Ferrari crash rocks China
China's hopes for a smooth, once-a-decade political transition have been shaken by a lurid new scandal involving the death of a senior official's son who crashed during what may have been sex games in a speeding Ferrari.world Updated: Sep 05, 2012 00:53 IST
China's hopes for a smooth, once-a-decade political transition have been shaken by a lurid new scandal involving the death of a senior official's son who crashed during what may have been sex games in a speeding Ferrari.
Details of the March accident in Beijing, which allegedly also left two young women injured, have stayed under wraps in China but are leaking out via media in Hong Kong. The media blackout underscores official fears that the public will be outraged by another instance of excess and recklessness among China's power elites.
The embarrassing new wrinkle follows revelations that the wife of a top leader poisoned her British business associate last year. Both scandals have become bargaining chips in the jockeying for power ahead of a major leadership reshuffle this fall.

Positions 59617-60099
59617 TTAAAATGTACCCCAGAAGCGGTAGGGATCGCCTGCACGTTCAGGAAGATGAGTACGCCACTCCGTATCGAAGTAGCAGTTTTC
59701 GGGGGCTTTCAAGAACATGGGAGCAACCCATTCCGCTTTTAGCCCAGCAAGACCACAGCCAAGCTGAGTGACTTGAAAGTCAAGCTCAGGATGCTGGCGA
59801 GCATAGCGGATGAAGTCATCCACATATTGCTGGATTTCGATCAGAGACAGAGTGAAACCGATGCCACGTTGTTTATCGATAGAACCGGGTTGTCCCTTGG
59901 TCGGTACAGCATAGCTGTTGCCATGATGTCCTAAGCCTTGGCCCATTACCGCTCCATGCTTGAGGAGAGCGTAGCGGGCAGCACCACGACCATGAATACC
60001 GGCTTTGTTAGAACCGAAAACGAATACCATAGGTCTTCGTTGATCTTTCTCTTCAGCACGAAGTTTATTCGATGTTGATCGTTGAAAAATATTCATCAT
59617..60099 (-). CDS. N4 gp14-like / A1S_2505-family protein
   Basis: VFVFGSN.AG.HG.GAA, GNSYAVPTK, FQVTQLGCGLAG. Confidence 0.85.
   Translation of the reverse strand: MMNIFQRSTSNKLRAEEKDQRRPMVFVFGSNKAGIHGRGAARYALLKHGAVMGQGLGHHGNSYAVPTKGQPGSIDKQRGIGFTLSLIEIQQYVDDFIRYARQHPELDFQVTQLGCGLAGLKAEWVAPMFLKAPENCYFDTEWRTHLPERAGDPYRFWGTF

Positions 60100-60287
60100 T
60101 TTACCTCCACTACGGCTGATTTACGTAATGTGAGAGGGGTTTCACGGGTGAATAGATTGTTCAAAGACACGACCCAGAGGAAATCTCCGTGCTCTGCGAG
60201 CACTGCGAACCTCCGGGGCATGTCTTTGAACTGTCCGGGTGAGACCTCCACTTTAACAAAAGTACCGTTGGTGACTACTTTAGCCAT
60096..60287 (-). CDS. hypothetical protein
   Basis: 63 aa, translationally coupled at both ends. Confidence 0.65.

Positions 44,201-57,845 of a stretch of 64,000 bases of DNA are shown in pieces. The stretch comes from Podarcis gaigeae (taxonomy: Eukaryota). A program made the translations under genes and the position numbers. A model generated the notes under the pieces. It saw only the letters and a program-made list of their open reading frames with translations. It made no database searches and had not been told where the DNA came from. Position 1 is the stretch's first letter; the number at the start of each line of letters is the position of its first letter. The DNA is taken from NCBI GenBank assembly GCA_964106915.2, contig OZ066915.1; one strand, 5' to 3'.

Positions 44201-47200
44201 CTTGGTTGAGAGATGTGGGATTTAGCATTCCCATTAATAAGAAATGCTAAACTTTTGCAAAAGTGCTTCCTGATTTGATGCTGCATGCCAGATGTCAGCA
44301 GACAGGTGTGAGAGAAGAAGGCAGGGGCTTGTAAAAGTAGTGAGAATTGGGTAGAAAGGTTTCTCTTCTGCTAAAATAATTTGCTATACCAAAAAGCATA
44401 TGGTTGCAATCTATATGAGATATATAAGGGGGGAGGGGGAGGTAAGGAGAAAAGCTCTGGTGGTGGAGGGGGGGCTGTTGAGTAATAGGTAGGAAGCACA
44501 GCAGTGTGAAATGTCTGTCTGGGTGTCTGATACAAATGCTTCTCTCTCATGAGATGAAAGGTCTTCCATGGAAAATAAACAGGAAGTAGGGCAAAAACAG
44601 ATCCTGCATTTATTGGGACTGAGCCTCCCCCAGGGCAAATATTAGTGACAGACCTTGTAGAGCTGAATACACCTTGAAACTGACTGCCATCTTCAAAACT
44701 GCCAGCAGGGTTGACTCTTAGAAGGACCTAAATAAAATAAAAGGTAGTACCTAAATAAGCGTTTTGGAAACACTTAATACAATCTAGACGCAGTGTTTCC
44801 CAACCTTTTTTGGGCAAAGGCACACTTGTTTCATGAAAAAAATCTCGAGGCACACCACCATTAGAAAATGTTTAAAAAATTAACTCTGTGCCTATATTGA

The South China Morning Post on Monday cited an unnamed official in Beijing as confirming that Ling Gu, the son of a loyal aide to President Hu Jintao, was the person killed in a March 18 Ferrari accident which initially garnered minimal and cryptic coverage in China's state media.
The report said Ling was half-naked when the crash occurred and his two passengers were naked or half-dressed, suggesting they had been involved in some kind of high-speed sex game.
The Post's story came just days after the Chinese government announced Ling Gu's father had been transferred to a new position, a move that analysts say ended his ambitions for a post in the upper ranks of the top leadership. They said the shift appeared linked to his son's scandalous death.
On Saturday, Ling Jihua was named as the new head of the United Front Work Department and his old job as director of the general office of the Communist Party's central committee was given to Li Zhanshu — thought to be an ally of Xi Jinping, tipped to be China's next president.
Some analysts have said the shuffle appears to be a victory for Xi and a blow to Hu's camp.